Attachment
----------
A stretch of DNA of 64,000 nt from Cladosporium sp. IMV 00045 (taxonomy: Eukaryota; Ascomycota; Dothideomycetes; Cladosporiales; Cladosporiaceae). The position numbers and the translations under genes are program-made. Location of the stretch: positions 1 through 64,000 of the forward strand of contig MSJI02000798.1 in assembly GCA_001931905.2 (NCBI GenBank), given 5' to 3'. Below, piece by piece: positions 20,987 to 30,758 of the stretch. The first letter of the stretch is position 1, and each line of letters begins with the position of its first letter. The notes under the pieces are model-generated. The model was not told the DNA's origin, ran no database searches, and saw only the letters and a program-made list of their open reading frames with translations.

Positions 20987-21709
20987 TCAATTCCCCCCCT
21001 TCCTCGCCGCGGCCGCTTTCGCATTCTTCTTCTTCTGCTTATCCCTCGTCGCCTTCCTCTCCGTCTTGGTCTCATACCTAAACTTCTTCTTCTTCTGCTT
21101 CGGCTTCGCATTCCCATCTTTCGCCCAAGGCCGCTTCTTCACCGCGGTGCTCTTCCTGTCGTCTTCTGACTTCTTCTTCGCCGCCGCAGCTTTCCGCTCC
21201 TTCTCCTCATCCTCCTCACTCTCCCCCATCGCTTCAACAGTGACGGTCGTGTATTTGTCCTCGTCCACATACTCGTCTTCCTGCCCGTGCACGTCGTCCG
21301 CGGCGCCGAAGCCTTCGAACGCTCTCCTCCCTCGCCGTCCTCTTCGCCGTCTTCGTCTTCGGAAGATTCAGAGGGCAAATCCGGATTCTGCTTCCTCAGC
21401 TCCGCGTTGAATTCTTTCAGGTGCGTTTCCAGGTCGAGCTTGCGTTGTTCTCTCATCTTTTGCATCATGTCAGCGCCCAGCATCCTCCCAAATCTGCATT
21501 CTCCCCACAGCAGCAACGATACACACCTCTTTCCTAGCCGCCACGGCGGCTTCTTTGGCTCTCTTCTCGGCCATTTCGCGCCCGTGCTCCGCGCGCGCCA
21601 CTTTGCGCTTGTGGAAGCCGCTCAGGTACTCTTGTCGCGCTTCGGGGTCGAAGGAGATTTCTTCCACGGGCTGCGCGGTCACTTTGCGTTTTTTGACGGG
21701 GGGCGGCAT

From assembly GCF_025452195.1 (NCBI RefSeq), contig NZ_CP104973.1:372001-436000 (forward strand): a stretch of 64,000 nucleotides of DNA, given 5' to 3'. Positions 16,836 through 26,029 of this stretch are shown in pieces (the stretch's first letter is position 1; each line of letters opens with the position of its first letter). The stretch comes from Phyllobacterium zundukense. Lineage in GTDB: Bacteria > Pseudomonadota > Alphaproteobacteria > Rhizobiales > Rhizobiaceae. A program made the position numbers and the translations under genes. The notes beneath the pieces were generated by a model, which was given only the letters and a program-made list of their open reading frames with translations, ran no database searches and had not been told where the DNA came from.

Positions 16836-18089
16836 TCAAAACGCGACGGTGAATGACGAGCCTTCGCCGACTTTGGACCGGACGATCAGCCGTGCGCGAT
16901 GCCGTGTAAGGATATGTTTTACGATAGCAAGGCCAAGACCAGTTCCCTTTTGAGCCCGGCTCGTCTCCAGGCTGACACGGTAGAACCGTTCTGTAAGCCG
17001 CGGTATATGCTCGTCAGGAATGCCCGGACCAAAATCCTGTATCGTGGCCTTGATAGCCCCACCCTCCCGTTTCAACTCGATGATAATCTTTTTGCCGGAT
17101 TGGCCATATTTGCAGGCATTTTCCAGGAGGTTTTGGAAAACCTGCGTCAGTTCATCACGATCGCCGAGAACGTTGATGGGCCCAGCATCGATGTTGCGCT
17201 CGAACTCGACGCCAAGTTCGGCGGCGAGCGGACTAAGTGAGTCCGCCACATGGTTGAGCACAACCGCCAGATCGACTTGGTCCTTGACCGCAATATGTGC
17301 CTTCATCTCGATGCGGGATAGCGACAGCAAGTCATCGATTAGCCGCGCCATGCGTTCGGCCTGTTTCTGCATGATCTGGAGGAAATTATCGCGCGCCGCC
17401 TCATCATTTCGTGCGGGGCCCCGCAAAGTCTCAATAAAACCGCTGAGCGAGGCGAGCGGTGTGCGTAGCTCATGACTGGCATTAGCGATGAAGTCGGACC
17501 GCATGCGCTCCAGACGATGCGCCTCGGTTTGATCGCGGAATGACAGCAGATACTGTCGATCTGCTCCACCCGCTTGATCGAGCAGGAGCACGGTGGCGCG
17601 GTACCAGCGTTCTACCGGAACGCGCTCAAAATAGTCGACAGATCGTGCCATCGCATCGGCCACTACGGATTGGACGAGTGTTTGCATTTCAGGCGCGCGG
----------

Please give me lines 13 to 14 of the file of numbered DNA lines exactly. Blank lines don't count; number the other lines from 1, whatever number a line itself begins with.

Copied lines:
Positions 16836-18089
16836 TCAAAACGCGACGGTGAATGACGAGCCTTCGCCGACTTTGGACCGGACGATCAGCCGTGCGCGAT